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The Sunflower

Wichita State's independent, student-run news source

The Sunflower

Wichita State's independent, student-run news source

The Sunflower

‘The ticket to the next level’: Wellness initiative shares strategies for campus and community

While suspenders are traditionally known for holding up pants, at Wichita State University, they’ve become a symbol of a community uplifting one another toward wellness.

Suspenders4Hope underscores WSU’s commitment to fostering a healthier and more supportive environment. The program aims to position WSU as a leader in promoting wellness, both on campus and in the community. 

Suspenders4Hope and HOPE services have teamed up to implement a new initiative designed to address community issues such as suicide prevention, substance misuse prevention, mental health awareness and stigma reduction. 

The initiative launch, which was presented on Oct. 11, outlined four key strategies to achieve this objective.

Key Strategies

University wellness executive steering committee

The goal of this new committee is to enhance, promote and celebrate wellness activities at the university. It will identify activities, gather input and host events for development. 

The WSU Strategic Enrollment Management program focuses on removing barriers for student success. Strategy 3.9 aims to foster a culture of wellness and belonging across the university that contributes to academic performance.

Current committee members include Larry Burks Sr. director of military and veteran services; Linnea GlenMaye, associate vice president of academic affairs; Sara Mata, executive director of Hispanic Serving Institution; Lainie Mazzullo-Hart, director of communication; Sarah Stephens Selmon, HOPE services project specialist; and Vicki Whisenhant, chief human resources officer. 

Jessica Provines, assistant vice president for wellness and chief psychologist, outlined the committee’s role.

“It’s going to be this committee’s job to help support and implement wellness activities that are taking place across campus,” Provines said. 

Health Outreach Prevention Education (HOPE) Services

The new HOPE program is a department that promotes population-based, primary prevention and community wellness efforts, including mental and physical health and wellness.

The HOPE services advisory board has four subcommittees designated to the prevention of sexual violence, substance abuse and suicide and promoting wellness. They serve various communities through collaborations with LGBTQ+ groups, first responders, military services, indigenous communities, older adults, schools, workplaces, faith communities and multiple language communities.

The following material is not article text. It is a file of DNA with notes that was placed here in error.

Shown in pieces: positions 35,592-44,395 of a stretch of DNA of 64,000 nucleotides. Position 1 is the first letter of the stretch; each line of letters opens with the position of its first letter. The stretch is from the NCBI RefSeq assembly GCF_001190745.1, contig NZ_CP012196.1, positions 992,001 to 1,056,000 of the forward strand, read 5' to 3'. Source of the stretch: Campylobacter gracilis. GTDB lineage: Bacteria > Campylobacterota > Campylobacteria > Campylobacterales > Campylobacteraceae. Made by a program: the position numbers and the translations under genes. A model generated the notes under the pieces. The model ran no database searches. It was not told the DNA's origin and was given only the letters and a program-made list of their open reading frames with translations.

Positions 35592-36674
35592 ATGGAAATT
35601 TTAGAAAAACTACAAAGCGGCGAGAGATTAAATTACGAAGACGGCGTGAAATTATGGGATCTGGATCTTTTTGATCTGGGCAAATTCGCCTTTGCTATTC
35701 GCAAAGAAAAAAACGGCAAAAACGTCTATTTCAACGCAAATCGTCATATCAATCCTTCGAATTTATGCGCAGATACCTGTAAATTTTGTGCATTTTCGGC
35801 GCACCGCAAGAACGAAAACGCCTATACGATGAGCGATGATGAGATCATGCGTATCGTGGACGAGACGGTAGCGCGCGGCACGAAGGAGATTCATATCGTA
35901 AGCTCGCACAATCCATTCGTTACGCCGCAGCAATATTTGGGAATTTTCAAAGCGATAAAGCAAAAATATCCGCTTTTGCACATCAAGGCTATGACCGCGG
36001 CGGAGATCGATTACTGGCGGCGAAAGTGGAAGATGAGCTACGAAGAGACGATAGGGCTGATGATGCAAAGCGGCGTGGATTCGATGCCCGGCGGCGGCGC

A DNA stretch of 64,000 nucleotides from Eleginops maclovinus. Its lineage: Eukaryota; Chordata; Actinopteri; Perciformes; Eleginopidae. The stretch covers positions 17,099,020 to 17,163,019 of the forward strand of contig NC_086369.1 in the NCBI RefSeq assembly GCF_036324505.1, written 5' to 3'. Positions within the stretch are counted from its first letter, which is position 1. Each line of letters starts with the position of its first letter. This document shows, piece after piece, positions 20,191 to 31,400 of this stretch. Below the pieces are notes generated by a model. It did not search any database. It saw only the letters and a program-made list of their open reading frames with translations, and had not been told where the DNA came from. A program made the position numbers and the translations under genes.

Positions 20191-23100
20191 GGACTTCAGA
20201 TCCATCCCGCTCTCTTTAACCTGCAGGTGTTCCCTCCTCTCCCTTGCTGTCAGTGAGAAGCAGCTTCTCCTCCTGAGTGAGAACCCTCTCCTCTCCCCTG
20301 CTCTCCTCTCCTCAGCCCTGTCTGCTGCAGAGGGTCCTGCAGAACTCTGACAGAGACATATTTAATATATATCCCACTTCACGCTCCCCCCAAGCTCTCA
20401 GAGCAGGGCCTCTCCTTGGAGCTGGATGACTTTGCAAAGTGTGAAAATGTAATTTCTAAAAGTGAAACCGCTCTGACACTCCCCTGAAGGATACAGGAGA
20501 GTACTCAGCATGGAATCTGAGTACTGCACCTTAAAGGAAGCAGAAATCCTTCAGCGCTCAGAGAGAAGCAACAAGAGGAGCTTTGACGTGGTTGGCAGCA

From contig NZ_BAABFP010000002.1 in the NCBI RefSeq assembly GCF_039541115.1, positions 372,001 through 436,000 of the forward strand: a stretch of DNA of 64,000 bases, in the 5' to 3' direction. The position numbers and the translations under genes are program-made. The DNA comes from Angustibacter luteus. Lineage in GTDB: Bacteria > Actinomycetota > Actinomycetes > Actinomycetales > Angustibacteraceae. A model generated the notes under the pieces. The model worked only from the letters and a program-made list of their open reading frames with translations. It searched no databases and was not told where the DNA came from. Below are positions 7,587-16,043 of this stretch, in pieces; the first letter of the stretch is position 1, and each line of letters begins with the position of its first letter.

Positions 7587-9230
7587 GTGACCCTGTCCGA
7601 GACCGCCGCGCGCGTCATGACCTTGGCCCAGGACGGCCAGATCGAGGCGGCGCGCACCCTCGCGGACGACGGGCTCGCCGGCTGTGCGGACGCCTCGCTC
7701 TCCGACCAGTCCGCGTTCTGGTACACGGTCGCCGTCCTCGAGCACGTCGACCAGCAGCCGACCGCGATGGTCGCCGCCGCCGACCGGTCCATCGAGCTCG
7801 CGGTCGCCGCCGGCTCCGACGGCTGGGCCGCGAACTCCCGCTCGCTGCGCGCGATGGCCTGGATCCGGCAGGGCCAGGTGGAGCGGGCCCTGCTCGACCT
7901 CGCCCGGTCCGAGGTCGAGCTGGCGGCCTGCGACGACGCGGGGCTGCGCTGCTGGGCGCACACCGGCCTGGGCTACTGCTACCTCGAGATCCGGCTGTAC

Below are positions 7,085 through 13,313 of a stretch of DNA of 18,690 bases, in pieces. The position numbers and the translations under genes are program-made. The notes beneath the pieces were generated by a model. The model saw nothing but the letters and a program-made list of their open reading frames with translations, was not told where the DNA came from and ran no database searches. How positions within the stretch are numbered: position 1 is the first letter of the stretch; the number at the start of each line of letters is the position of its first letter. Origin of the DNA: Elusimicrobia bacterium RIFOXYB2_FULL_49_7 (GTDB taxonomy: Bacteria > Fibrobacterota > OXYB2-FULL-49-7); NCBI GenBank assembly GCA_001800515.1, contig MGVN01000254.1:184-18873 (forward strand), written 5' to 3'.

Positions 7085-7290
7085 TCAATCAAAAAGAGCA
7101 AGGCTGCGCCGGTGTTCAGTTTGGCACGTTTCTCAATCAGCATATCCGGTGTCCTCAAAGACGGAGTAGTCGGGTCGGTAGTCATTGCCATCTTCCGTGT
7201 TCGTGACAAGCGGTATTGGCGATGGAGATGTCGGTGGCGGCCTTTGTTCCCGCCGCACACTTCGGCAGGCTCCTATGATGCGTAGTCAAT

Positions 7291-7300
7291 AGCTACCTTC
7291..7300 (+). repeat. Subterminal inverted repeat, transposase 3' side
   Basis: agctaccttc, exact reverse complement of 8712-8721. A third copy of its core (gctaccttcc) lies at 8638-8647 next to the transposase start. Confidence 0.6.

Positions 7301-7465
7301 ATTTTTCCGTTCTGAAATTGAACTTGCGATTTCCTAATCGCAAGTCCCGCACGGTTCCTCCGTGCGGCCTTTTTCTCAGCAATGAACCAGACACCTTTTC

Marci Young, the newly unveiled director of HOPE services, said she’s honored to work with many individuals throughout campus and the community. 

“The next step is for us as a university to embrace this as our wellness strategy,” Young said. “For everyone on campus to know what the suspenders mean, and that they associate those with helpful ways to connect with each other and to watch out for each other.” 

Student and staff mental health programming

The third strategy is coordinating mental health programming for students and staff through a comprehensive campus approach.

This strategy includes reviewing policies and procedures, identifying existing resources and encouraging campus leaders to host departmental installation workshops.

“We’re starting with a process of gathering information and input from our campus community, on what kinds of activities we’re currently engaging in, and what they would like to see,” Provines said. “We will be continuing to get feedback from our community and our campus to see how it grows and what kind of impact it’s having on our on our people.” 

Community outreach

To unite all sectors to address mental health, strategy four will focus on expanding the university’s Suspenders4Hope community outreach and the national campaign.

Young said the key to outreach is getting more advocates to build widespread awareness.

“And really, this is the ticket to the next level,” Young said. “With our leadership being even more engaged and vocal and talking about (and) supporting mental health.”

Young also noted the importance of simultaneously advocating for others and for oneself, something the new committee members will need to keep in mind as they navigate these new initiatives.

“When we’re talking about all of these areas, a lot of times (we) make it very abstract, but the fact is these skills are put to use, and they’re also meant to be used for us to care for ourselves,” Young said.

For more information about Suspenders4Hope or HOPE services, visit Suspenders4Hope.com or wichita.edu/hope respectively.

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About the Contributors
Isabel Ordoñez
Isabel Ordoñez, Reporter
Isabel Ordoñez is a second-year news reporter for The Sunflower. Ordoñez is a transfer student from western Kansas. She's a senior at Wichita State majoring in communications with an emphasis in journalism and media production. Ordoñez is pursuing a career in the field of mass communications. She uses she/her pronouns.
Mel Bright
Mel Bright, Former reporter
Mel Bright was a reporter and photographer for The Sunflower. When Bright is not in school, they loves to dance, act and they do photography on the side for fun. Bright uses they/them pronouns.

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